In just a few days, I’ll be teaching a unit on pronouns to a classroom full of middle schoolers. Big deal, right?


It’s been years, years, since I’ve “studied” pronouns (I was probably in middle school, myself). While I’ve been an English major, education candidate, and active writer, I haven’t had to know the mechanics of grammar well enough to articulate the rules (and exceptions) to others. Sure I can use pronouns correctly, but the question here is: can I teach those rules to other people?

Needless to say, I’ve had to do some brushing up on my pronoun rules. Many things I know and actively use, but don’t necessarily know the technical terminology for. As I revisit pronouns for teaching purposes, I thought you might like to as well! Plus, it gives me a chance to see if I can explain the rules of correct pronoun use without muddling your brain!

Personal Pronouns
These are the ones that usually come to mind when you hear someone say ‘pronoun’. Think: I, me, he, she, him, her, us, we, they, etc.

What you probably didn’t realize is that while ‘I’ and ‘me’ both refer to you as the speaker, one occurs in the nominative case (a fancy shmancy name for the subject of your sentence) and the other in the objective case. If the noun you are replacing is the subject of the sentence, you use pronouns that fall in the subject category, and if the nouns occurs as the object of the sentence, you use the corresponding pronoun.

Now, this sounds complicated, but you likely already know which is which without having even realized it!

Example:I saw the cat.” – ‘I’ is doing the seeing, therefore it is the subject and thus the pronoun ‘I’ is used to replace the noun that is the speaker

Example: “The cat saw me.” – ‘Me’ and ‘I’ are just two sides of the same coin; because the speaker is the object in this sentence, we use ‘me’ instead of ‘I’, even though both pronouns refer to the speaker of the sentence. You wouldn’t say “The cat saw I.”

Here’s a list of which pronouns fall into which category for your brain to process…

Subjective: I, you, he, she, it, we, they,
Objective: me, you, him, her, it, us, them

Possessive Pronouns
Did you know that ‘my’ and ‘his’ are pronouns too? Pronouns such as these indicated possession, such as my book, their cheese fries, or his Batcave.

Just make sure you don’t add an apostrophe to the possessive ‘its’ or else you have a whole different creature.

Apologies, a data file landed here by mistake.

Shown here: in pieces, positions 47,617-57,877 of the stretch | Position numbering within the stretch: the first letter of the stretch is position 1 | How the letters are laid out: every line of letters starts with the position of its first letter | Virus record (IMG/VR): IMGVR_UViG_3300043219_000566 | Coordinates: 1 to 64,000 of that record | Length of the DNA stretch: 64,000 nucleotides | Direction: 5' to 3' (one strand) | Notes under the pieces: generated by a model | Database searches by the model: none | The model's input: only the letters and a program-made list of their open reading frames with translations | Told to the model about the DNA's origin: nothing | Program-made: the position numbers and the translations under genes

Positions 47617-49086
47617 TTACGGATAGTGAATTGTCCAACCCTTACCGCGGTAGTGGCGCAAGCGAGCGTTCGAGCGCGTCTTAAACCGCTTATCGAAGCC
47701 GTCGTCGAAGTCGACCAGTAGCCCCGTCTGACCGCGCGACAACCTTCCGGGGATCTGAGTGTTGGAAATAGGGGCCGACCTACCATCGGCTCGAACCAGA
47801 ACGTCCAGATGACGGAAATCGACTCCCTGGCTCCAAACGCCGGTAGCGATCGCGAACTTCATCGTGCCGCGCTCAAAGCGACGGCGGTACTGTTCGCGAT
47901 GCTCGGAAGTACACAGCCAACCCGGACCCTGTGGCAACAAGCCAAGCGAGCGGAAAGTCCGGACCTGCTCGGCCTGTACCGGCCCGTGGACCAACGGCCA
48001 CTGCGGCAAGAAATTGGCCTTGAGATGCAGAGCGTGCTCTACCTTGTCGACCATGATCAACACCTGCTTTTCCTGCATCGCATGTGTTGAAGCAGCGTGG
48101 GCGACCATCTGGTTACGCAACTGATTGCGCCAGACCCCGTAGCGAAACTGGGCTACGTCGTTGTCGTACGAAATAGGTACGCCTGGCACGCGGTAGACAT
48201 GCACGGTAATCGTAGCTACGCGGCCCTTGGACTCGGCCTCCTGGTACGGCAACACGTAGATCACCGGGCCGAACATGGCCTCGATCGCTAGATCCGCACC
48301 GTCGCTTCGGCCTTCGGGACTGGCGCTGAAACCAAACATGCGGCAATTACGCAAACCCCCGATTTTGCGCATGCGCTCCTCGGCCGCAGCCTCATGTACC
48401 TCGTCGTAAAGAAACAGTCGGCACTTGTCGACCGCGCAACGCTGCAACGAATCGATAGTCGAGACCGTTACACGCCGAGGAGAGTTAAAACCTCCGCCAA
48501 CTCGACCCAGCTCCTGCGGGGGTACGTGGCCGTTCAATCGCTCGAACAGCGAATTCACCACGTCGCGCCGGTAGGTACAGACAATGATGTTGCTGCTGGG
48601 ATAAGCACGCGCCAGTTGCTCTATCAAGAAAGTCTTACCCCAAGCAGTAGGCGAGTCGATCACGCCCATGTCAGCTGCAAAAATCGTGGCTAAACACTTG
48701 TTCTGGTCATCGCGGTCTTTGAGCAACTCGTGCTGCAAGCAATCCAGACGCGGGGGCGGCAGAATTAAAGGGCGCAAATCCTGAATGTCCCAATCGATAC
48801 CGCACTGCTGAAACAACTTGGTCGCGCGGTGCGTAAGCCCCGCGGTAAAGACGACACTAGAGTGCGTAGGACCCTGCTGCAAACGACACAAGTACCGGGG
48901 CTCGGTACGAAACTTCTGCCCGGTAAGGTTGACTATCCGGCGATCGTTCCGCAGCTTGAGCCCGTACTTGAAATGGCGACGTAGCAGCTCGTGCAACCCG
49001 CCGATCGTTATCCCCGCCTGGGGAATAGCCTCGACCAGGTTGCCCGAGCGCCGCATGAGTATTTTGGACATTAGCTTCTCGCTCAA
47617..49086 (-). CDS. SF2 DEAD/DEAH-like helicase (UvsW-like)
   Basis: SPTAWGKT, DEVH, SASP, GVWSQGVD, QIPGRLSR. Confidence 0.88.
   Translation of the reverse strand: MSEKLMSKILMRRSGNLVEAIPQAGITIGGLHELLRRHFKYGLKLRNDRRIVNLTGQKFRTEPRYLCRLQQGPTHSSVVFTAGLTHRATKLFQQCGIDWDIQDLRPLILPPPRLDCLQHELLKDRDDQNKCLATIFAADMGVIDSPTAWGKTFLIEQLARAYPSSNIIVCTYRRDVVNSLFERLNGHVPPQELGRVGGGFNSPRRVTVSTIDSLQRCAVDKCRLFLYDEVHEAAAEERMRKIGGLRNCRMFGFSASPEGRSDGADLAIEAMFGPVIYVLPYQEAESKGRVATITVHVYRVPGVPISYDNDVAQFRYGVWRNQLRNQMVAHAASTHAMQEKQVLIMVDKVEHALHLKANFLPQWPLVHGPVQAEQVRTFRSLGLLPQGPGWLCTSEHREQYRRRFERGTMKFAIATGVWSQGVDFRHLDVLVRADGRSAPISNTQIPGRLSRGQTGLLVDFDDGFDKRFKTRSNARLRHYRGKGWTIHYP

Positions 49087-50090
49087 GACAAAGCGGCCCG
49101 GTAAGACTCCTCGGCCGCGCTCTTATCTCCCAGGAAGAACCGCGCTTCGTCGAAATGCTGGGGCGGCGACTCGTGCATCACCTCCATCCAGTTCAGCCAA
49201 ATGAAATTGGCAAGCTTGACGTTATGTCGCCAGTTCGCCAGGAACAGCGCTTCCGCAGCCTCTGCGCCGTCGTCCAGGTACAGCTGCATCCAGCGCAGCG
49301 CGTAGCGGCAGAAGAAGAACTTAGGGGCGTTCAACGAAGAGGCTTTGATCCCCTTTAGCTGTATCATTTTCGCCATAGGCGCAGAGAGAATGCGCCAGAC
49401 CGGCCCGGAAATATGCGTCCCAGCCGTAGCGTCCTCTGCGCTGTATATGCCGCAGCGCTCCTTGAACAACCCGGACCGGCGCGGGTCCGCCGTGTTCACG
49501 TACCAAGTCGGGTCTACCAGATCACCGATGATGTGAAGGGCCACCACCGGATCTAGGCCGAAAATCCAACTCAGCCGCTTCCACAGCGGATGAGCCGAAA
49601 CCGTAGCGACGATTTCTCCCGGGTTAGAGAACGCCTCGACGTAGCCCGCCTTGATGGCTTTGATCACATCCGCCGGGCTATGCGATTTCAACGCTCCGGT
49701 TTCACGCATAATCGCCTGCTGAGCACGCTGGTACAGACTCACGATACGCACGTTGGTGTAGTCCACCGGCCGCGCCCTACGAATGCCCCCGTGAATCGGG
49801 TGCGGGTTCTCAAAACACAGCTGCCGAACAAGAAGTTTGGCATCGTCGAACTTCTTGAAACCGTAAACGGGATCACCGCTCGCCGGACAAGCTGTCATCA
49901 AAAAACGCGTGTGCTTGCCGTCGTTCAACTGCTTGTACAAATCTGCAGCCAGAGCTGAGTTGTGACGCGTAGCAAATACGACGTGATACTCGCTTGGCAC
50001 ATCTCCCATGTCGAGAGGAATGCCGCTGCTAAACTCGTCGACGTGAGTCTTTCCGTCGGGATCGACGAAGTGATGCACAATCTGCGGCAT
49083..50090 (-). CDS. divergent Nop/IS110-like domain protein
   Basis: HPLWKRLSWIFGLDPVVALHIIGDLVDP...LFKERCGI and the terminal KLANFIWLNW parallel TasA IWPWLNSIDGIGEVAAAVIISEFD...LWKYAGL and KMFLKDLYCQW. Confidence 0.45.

Reflexive and Intensive Pronouns
These are your pronouns with an added ‘-self’ at the end, such as: myself, himself, itself, themselves, ourselves. etc. and are used for emphasis or indication that the same person/thing is involved.

Using Pronouns Correctly
Usually, using pronouns isn’t too difficult, but then you get to the ‘she and I’, and ‘my friend and me’. Is it ‘I’? When do you use ‘me’? Why is this so confusing!?

Here’s my trick for using pronouns correctly in a sentence, when you have a compound pronoun (‘[blank] and [blank] went to the store’, for example):

Take out one of the people involved in the action. Does the sentence make sense? Now, remove the other person from the sentence. It, too, should make sense.

Example: ‘Kam and I went to Comic Con.’ – If you remove ‘Kam’, you are left with the sentence ‘I went to Comic Con.’, which makes grammatical sense (great!). Now remove ‘I’. You’re left with ‘Kam went to Comic Con.’ which also makes sense. Bravo.

Example: ‘A dalek tried to exterminate her and I.’ – Try the above trick; you get ‘A dalek tried to exterminate her.’ which makes sense (‘tried to exterminate she’ does not, however) and ‘A dalek tried to exterminate I.’ – Woah. Hold up. That doesn’t make any sense. You would say ‘A dalek tried to exterminate me.’, therefore the correct sentence should read: ‘A dalek tried to exterminate her and me.’

Tip: When you have a compound pronoun that involves yourself (me or I), be polite and put the other person first! Grammar always has good manners.

Interrogative Pronouns
These include the more difficult ‘who’ and ‘whom’ pronouns, so I’ll tackle those another time. Just know that these ones exist, for now.

Was that mini-grammar lesson a bit more bearable than those you had in school? If so, share it with a friend who could use a little grammar elevation (in a nice way, of course)!